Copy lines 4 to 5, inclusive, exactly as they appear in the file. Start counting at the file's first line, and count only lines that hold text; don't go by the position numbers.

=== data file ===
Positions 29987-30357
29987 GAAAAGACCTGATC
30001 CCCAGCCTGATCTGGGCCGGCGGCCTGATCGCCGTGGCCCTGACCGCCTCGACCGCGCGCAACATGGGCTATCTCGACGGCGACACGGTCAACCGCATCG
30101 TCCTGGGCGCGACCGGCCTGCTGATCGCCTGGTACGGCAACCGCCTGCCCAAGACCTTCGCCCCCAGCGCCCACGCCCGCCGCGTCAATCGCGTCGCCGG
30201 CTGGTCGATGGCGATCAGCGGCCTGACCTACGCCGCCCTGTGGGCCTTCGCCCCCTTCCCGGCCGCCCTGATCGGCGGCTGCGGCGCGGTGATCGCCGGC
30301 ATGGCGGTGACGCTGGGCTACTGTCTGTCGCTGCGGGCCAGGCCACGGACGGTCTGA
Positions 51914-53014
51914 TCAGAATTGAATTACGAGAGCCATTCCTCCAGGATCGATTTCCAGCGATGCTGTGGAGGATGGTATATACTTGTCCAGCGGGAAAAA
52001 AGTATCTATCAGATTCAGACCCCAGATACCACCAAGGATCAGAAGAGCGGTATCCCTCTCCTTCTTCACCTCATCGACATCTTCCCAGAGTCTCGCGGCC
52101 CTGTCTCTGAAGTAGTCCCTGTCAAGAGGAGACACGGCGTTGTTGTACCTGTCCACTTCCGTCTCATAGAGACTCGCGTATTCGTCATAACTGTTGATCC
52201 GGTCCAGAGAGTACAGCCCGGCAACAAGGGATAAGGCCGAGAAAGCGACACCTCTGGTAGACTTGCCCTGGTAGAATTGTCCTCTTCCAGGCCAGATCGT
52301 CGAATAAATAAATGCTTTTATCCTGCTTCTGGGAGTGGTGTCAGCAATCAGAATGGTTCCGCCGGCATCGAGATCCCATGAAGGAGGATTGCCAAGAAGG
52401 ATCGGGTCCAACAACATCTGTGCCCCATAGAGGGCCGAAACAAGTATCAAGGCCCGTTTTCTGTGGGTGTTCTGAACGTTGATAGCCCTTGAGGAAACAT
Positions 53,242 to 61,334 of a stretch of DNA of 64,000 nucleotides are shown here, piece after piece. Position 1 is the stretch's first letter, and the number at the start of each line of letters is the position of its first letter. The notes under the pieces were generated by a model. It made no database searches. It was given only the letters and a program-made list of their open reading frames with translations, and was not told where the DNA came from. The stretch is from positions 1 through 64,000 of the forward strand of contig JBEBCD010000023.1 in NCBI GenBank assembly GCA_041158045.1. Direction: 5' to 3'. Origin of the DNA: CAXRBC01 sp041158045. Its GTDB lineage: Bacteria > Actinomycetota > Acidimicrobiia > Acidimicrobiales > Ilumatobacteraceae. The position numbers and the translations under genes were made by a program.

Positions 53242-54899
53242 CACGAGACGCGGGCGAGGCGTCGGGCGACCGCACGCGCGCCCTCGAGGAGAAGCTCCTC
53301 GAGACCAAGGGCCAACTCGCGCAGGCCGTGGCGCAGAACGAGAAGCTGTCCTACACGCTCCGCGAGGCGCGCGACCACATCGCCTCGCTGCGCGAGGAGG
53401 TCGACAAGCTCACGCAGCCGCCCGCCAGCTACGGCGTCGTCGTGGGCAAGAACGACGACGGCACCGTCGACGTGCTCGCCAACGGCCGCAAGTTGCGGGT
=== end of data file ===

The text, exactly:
30101 TCCTGGGCGCGACCGGCCTGCTGATCGCCTGGTACGGCAACCGCCTGCCCAAGACCTTCGCCCCCAGCGCCCACGCCCGCCGCGTCAATCGCGTCGCCGG
30201 CTGGTCGATGGCGATCAGCGGCCTGACCTACGCCGCCCTGTGGGCCTTCGCCCCCTTCCCGGCCGCCCTGATCGGCGGCTGCGGCGCGGTGATCGCCGGC